Is moving to a single vendor an end-all solution? Obviously not, not even if we put the most important considerations (pedagogical issues) aside. No matter which vendor, the software will frustratingly morph into something new, following the now-familiar pattern of continual version changes. Are we then totally at the vendors' mercy regarding how we accomplish teaching and learning? I think not, as my crystal ball shows yet another stellar object in CMS conjunction: function specific software that will interact with our administrative systems and any CMS.

For example, these might include our favorite gradebook, an assessment package that is specific to doing math and physics or a near-perfect threaded discussion that beats anything offered by the CMS we currently use. The gradebook would be able to exchange student enrollment data with our student information system and the CMS; the assessment tool would put grades into the CMS (hence, into the Student Information System); and we could archive the threaded discussions for future use and research.

The tools themselves may come and go, but the systems they interoperate with will comply with internationally established standards for the interchange of course and data content.

E-gastronomy: Easy as Ramen Noodles?

Our recipe for instructional success, then, begins with a selection of online course components (ingredients) that are independent of current CMS and that are assembled for inclusion into whatever the CMS container du jour is. Simply put, the strategy is to create a procedure as easy as fixing Ramen Noodles--Just Add Water (JAW) and serve. How these content objects are created, and why they would be able to move between CMS galaxies at Warp factor 9.8 (mixing metaphors here) by just adding water is a topic for further discussion. But suffice it to say, the System warp engines are nearly on line. MERLOT ( is a good place to find some ingredients; assuring professional authenticity, it offers peer-reviewed contributions from some 13 different disciplines. Organizations like the IMS ( ensure docking compatibility when we get there.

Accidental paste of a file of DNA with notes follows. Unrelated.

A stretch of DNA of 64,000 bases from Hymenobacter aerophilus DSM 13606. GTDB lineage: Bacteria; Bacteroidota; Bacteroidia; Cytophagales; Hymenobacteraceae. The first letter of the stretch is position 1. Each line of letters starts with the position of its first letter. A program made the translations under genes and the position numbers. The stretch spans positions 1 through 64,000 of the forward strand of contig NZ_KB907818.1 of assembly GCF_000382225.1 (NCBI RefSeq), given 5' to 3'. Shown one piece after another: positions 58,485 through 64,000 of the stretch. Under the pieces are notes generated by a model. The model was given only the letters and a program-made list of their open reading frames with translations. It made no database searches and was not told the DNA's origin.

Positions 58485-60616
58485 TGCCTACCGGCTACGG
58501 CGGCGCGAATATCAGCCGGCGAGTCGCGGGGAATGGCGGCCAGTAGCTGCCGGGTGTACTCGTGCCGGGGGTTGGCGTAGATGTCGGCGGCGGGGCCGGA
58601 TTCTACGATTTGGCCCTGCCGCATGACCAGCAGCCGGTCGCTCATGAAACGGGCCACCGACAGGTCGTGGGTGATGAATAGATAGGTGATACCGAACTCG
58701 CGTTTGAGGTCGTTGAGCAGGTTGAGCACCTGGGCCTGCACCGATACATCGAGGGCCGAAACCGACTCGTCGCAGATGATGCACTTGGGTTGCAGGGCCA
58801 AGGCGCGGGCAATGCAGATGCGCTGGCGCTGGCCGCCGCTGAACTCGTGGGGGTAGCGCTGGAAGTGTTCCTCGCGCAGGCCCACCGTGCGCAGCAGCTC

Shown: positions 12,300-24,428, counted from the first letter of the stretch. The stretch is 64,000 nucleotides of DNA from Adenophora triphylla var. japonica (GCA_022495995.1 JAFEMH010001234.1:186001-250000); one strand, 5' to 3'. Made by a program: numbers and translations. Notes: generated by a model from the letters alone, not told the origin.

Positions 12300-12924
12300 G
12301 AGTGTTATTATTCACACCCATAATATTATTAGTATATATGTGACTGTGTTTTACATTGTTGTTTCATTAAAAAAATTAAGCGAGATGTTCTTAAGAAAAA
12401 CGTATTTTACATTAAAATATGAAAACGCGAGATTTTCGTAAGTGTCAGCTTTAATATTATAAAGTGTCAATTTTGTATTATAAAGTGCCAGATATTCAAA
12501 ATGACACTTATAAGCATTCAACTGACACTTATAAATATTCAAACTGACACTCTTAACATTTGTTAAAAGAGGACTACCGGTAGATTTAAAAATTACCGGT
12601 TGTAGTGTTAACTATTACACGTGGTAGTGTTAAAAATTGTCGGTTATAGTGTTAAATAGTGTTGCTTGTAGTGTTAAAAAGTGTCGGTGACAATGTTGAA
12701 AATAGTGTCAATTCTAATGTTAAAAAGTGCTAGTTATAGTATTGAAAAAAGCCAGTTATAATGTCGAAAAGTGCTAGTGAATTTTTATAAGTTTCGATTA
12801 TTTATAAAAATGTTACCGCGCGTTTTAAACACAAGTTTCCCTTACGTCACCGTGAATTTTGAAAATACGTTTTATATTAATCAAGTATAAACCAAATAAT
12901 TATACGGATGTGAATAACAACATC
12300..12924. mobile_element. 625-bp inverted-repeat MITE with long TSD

Of course, this still leaves the chefs. How do instructors develop gourmet recipes with ingredients that are rapidly becoming much more usable and available? Answer: The search for extra-terrestrial intelligence has been successful. Instructors should know they are not alone in the quest; their campus folks are working on it.

The Learning Technology Development Council ( is launching a review of Course Management Systems to determine how we use them and what we want from them. Also, a series of conferences will soon be held to discuss JAWs and the curricular and instructional design issues related to it. Be on the lookout for a conference May 22-24 at UW- Whitewater, the brain-child of Bob Schramm (, and the upcoming LTDC summer conference (July 1-2) on the instructional design issues involved in using learning objects. Finally, the 18th Annual Conference on Distance Teaching and Learning at the Monona Terrace Convention Center in Madison will take place August 14-16, 2002.

Let's see now…. Eye of newt, boil and bubble…